The rain kept falling, I walked west along the river. I love light rain. A friend and I were talking about how our books tend to end up in, or narrowly avoid, a post-apocalyptic world, and I think it’s because we both enjoy not seeing another human being for miles around when we want to think. Rain keeps the casual pedestrian indoors. I was wearing my courier bag with 30lbs of weight in it, so I let myself get absorbed by the sounds, smell, and muted sights of the overcast day while trying to find the position that spread the load most evenly.
The ducks were out in force, flying after each other, swimming, or napping on the rocks by the river. A small clan of fierce duck warriors bickered and quacked at each other on the opposite shore, which of course was ridiculous because, well, they’re ducks. How can you possibly take that seriously? They’re the clowns of the animal kingdom, with all the comic/tragic sadism that entails.
I sat down on a bench in a small raised area where the Rhone and Arve river’s meet, the bag clinking on the stone behind me and weight lifting from my shoulders in more ways than one. An older English couple followed me up, but they left after a minute or two of trying to see where the nearest crossing was.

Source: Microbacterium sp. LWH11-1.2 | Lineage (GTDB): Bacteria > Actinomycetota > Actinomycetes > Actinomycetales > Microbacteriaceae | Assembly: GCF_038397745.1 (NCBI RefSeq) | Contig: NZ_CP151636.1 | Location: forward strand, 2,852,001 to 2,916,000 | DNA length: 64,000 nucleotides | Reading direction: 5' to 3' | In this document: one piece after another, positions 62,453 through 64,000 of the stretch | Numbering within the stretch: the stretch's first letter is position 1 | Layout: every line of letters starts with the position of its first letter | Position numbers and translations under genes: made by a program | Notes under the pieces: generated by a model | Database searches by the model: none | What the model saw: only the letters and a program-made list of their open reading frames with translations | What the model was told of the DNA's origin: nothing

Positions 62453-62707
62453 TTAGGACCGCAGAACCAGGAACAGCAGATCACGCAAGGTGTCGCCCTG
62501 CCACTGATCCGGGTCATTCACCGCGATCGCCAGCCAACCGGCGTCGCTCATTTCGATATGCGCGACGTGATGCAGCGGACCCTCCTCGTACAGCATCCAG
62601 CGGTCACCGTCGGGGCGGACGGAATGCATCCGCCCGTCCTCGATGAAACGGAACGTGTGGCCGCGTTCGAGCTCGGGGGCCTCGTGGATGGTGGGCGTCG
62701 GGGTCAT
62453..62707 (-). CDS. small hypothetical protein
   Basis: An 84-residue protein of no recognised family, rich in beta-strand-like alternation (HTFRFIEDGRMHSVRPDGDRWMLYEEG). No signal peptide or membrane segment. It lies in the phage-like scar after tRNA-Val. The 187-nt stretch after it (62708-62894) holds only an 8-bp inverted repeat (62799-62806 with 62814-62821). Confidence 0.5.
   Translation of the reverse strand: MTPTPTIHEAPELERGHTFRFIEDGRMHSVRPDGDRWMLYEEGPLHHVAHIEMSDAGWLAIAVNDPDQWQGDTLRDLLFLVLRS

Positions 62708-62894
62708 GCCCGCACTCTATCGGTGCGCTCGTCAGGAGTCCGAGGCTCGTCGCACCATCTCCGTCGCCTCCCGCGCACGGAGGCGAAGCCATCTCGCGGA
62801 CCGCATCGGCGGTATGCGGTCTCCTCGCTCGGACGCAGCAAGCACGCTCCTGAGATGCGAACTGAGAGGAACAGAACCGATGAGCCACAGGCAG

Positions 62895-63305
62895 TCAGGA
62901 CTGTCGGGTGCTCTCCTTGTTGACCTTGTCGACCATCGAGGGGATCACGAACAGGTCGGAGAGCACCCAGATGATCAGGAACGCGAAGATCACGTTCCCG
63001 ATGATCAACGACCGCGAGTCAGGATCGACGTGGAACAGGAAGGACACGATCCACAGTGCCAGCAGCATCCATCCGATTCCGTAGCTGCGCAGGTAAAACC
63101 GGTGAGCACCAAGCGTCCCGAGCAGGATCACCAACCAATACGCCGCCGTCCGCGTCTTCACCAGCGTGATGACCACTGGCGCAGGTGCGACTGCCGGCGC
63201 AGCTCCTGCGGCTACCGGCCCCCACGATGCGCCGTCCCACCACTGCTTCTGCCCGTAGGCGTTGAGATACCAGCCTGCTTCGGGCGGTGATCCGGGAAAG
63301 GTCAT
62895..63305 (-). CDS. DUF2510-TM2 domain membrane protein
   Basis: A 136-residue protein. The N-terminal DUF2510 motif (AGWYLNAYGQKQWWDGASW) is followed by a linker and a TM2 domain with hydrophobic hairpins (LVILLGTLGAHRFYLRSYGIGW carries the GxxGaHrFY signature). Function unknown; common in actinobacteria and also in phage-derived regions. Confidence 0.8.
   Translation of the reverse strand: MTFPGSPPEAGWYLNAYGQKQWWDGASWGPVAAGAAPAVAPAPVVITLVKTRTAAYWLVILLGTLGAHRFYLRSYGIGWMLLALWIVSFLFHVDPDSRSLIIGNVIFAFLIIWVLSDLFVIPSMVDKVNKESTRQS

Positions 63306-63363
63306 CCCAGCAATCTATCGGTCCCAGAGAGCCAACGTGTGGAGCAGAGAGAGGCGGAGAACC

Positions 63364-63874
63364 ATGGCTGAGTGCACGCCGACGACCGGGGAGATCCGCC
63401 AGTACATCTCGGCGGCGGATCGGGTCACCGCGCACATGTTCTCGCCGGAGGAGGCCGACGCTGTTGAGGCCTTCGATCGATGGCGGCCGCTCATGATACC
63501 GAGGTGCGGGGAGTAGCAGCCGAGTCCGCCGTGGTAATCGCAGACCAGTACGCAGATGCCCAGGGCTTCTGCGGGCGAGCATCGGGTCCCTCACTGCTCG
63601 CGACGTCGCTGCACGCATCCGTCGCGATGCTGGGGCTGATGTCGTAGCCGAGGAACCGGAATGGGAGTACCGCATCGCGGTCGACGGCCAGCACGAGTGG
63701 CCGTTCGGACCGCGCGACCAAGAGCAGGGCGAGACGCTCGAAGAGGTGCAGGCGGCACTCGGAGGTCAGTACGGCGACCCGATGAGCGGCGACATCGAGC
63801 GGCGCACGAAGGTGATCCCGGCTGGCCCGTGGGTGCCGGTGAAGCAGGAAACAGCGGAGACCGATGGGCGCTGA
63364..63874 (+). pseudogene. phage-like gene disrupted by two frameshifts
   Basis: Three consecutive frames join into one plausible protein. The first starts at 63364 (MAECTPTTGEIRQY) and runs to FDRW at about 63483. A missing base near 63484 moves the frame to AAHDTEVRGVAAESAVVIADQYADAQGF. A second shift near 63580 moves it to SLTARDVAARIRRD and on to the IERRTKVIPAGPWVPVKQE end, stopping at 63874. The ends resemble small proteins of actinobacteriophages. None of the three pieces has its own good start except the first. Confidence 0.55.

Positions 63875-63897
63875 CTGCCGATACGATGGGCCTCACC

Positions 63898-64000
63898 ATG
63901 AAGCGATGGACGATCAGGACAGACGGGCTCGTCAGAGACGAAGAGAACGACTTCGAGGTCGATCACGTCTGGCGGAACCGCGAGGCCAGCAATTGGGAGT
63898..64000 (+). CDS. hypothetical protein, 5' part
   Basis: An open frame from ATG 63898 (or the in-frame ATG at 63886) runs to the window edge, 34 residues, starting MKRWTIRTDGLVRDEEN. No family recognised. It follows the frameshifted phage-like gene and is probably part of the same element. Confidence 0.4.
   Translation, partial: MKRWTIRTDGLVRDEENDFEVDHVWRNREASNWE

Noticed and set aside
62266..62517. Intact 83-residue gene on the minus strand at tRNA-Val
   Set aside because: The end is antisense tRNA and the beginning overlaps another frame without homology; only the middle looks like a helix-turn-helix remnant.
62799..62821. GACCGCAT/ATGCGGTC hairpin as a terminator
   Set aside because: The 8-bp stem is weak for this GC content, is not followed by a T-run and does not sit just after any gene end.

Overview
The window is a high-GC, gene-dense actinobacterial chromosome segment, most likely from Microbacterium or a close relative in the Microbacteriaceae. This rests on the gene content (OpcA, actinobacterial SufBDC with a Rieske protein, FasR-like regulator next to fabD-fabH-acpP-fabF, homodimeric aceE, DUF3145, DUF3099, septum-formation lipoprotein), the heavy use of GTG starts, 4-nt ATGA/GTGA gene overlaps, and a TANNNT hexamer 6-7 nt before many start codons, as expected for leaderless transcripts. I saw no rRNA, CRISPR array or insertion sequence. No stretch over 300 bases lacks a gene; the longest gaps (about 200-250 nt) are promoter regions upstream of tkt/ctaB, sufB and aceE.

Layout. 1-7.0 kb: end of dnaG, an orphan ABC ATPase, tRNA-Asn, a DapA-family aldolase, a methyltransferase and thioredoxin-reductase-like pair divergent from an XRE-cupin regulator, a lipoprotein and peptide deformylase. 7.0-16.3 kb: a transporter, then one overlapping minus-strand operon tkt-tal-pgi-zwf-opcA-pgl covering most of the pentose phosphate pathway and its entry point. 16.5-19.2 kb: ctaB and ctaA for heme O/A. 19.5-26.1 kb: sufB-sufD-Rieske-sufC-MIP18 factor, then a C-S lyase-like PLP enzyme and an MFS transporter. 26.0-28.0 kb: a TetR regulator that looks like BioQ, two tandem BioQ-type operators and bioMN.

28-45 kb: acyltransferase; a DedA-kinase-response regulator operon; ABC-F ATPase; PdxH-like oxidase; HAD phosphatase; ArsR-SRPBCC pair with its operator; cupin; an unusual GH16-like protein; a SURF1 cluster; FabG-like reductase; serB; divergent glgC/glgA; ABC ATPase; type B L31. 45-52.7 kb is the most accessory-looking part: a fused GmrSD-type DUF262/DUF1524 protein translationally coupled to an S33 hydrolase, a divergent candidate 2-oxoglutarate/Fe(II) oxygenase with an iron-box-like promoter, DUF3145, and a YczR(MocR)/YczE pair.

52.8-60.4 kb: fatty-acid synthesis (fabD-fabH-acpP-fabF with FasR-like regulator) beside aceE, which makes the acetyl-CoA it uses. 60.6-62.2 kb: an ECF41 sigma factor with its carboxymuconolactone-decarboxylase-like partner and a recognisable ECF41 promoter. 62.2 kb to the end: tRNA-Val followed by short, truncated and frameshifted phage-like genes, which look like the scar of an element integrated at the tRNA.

The Arve was green and a little milky like unpolished jade, with twinkling points of light where the sun caught raindrops hitting the fast flowing surface. I put my head on my hands, closed my eyes, and just listened for a while. There were three people – locals – who were also on the point for solace; they mostly sat still, away from each other, and watched the water. A group of kayakers was donning wetsuits and getting into the river, and they were much louder. The rain made a steady patter of white noise, masking the more distant sound of people on the high stone viaduct a few hundred yards downstream.
I opened my eyes and moved on when the rain stopped.